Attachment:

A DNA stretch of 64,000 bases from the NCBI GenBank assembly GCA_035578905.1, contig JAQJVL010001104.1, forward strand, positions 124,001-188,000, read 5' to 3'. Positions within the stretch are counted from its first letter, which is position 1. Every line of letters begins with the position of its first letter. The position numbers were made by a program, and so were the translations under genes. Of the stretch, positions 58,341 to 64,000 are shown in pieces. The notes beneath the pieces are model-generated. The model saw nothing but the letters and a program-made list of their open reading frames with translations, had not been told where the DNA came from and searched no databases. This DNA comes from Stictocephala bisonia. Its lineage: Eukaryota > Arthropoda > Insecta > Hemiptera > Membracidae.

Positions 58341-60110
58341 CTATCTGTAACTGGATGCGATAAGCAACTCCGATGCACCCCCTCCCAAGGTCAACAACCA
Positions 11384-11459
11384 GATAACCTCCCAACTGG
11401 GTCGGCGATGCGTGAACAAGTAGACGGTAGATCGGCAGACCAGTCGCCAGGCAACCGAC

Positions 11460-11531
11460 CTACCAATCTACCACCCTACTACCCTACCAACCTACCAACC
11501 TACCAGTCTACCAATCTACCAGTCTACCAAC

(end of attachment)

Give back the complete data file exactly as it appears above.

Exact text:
A DNA stretch of 64,000 bases from the NCBI GenBank assembly GCA_035578905.1, contig JAQJVL010001104.1, forward strand, positions 124,001-188,000, read 5' to 3'. Positions within the stretch are counted from its first letter, which is position 1. Every line of letters begins with the position of its first letter. The position numbers were made by a program, and so were the translations under genes. Of the stretch, positions 58,341 to 64,000 are shown in pieces. The notes beneath the pieces are model-generated. The model saw nothing but the letters and a program-made list of their open reading frames with translations, had not been told where the DNA came from and searched no databases. This DNA comes from Stictocephala bisonia. Its lineage: Eukaryota > Arthropoda > Insecta > Hemiptera > Membracidae.

Positions 58341-60110
58341 CTATCTGTAACTGGATGCGATAAGCAACTCCGATGCACCCCCTCCCAAGGTCAACAACCA
Positions 11384-11459
11384 GATAACCTCCCAACTGG
11401 GTCGGCGATGCGTGAACAAGTAGACGGTAGATCGGCAGACCAGTCGCCAGGCAACCGAC

Positions 11460-11531
11460 CTACCAATCTACCACCCTACTACCCTACCAACCTACCAACC
11501 TACCAGTCTACCAATCTACCAGTCTACCAAC